Standard Interpretations - Table of Contents|
| Standard Number:||1910; 1910.178(a)(4); 1910.178(l); 1917; 1917.43(b)(1); 1917.43(c)(5); 1918; 1918.65(b)(1); 1918.65(f)|
|This letter constitutes OSHA's interpretation only of the requirements discussed and may not be applicable to any situation not delineated within the original correspondence.|
December 21, 2004
Mr. John Luke
Federal Marine Terminals, Inc.
Cleveland, Ohio 44114
Dear Mr. Luke:
Thank you for your June 10, 2004 letter to the Occupational Safety and Health Administration's (OSHA) Directorate of Enforcement Program's (DEP) Office of Maritime Enforcement. Your letter has been referred to DEP's Office of General Industry Enforcement for an answer to your question regarding OSHA's powered industrial truck standards at 29 CFR 1910, 29 CFR 1917, and 29 CFR 1918. It is my understanding that you have discussed your letter with my staff, and your questions have beenrestated below for clarity.
Scenario 1: A number of facilities in the Marine Terminal or in Longshoring industries operate powered industrial trucks inside vessel holds. The audible back-up alarms on the powered industrial trucks have been found to generate noise levels between 110 to 130 db when used inside these vessel holds. In order to decrease noise levels within the vessel holds, facilities would like to install strobe lights on the powered industrial trucks. The audible back-up alarms would not be removed if one was originally installed, but the strobe light would be installed in addition to it.
Question 1: Does OSHA allow the installation of a strobe light under the above conditions in the Marine Terminal and Longshoring industries?
Reply: As mentioned in your letter, there are two marine cargo handling requirements, 29 CFR 1917.43(c)(5) and 29 CFR 1918.65(f) that prohibit safety devices from being removed or made inoperative except as otherwise provided in those sections. Both 29 CFR 1917.43(b)(1) and 29 CFR 1918.65(b)(1) provide for such exceptions. These standards require that modifications that might affect the vehicle's capacity or safety shall not be performed without either the manufacturer's prior written approval or the written approval of a professional engineer experienced with the equipment who has consulted with the manufacturer, if available. Therefore, provided the approval is obtained in accordance with these standards, then the installation of a strobe light would be allowed.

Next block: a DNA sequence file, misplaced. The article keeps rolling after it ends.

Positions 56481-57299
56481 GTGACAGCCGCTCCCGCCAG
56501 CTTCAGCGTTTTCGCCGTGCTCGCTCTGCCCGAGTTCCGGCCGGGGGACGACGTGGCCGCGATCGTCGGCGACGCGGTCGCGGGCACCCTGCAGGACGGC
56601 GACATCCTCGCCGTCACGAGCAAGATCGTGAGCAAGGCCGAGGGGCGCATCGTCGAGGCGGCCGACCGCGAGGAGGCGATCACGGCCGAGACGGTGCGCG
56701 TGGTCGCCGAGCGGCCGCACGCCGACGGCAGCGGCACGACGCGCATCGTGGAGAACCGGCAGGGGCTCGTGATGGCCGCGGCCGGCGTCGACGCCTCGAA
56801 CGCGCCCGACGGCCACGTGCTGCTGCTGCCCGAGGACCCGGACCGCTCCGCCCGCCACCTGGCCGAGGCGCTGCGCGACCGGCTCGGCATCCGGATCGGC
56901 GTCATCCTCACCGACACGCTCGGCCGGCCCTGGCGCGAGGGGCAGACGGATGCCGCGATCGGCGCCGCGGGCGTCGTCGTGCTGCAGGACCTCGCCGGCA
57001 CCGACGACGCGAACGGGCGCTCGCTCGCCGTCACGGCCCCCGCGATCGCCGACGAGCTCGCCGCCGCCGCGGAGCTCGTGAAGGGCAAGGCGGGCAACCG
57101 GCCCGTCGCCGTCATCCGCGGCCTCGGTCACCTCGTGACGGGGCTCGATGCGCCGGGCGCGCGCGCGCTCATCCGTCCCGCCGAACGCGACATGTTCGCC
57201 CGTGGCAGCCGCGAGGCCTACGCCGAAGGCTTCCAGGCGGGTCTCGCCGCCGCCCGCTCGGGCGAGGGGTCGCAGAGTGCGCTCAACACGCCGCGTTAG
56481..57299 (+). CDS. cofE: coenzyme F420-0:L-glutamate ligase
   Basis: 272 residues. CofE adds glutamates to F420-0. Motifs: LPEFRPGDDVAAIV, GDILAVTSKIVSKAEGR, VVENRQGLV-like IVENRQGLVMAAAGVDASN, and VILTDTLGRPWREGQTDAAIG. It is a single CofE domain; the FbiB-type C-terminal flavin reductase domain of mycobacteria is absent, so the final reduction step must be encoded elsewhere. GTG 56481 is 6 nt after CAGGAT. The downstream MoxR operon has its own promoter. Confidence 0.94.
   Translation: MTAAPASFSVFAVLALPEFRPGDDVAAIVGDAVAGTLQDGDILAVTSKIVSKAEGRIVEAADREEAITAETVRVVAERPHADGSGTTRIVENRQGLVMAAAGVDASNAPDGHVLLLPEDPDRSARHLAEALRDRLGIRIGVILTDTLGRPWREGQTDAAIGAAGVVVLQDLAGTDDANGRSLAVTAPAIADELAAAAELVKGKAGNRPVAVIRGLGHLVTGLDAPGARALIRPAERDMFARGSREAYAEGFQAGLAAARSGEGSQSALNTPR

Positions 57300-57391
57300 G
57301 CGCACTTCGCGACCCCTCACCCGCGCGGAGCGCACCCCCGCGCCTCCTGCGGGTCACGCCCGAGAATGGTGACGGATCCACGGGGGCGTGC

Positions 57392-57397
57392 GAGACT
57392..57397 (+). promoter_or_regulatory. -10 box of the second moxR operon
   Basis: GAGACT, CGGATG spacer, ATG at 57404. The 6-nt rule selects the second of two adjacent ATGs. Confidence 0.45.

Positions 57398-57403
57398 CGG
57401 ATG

In addition, please note that operators may need refresher training and evaluation in accordance with 29 CFR 1910.178(l) since the installation of a strobe light may affect safe operation of the truck.
Scenario 2: In General Industry, some facilities that handle lumber and wood pulp use forklifts that were not originally equipped with audible back-up alarms. Facilities would like to install strobe lights on these forklifts, which were not initially fitted with an audible back-up alarm.
Question 2: Does OSHA allow the installation of a strobe light under the above conditions in General Industries?
Reply: Yes, but if addition of the strobe light affects the safe operation of the forklift, approval in accordance with 29 CFR 1910.178(a)(4) must be obtained. OSHA would consider the lack of manufacturer's approval to be a de minimis violation if the employer has obtained written approval from a qualified Registered Professional Engineer after receiving no response or a negative response from the powered industrial truck manufacturer. If the manufacturer's response was negative, then the engineer, prior to granting approval for the modification or addition, would need to perform a safety analysis and address all safety and/or structural issues contained in the manufacturer's disapproval. As previously stated, please note that operators may need refresher training and evaluation in accordance with 29 CFR 1910.178(l) since the installation of a strobe light may affect safe operation of the truck.
Thank you for your interest in occupational safety and health. We hope you find this information helpful. OSHA requirements are set by statute, standards, and regulations. Our interpretations letters explain the requirements, and how they apply to particular circumstances, but they cannot create additional employer obligations. This letter constitutes OSHA's interpretation of the requirements discussed. Note that ourenforcement guidance may be affected by changes to OSHA rules. In addition, from time to time we update our guidance in response to new information. To keep apprised of such developments, you can consult OSHA's website at http://www.osha.gov. If you have any further questions, please feel free to contact the Office of General Industry Enforcement at (202) 693-1850.
Richard E. Fairfax, Director
Directorate of Enforcement Programs
|Standard Interpretations - Table of Contents|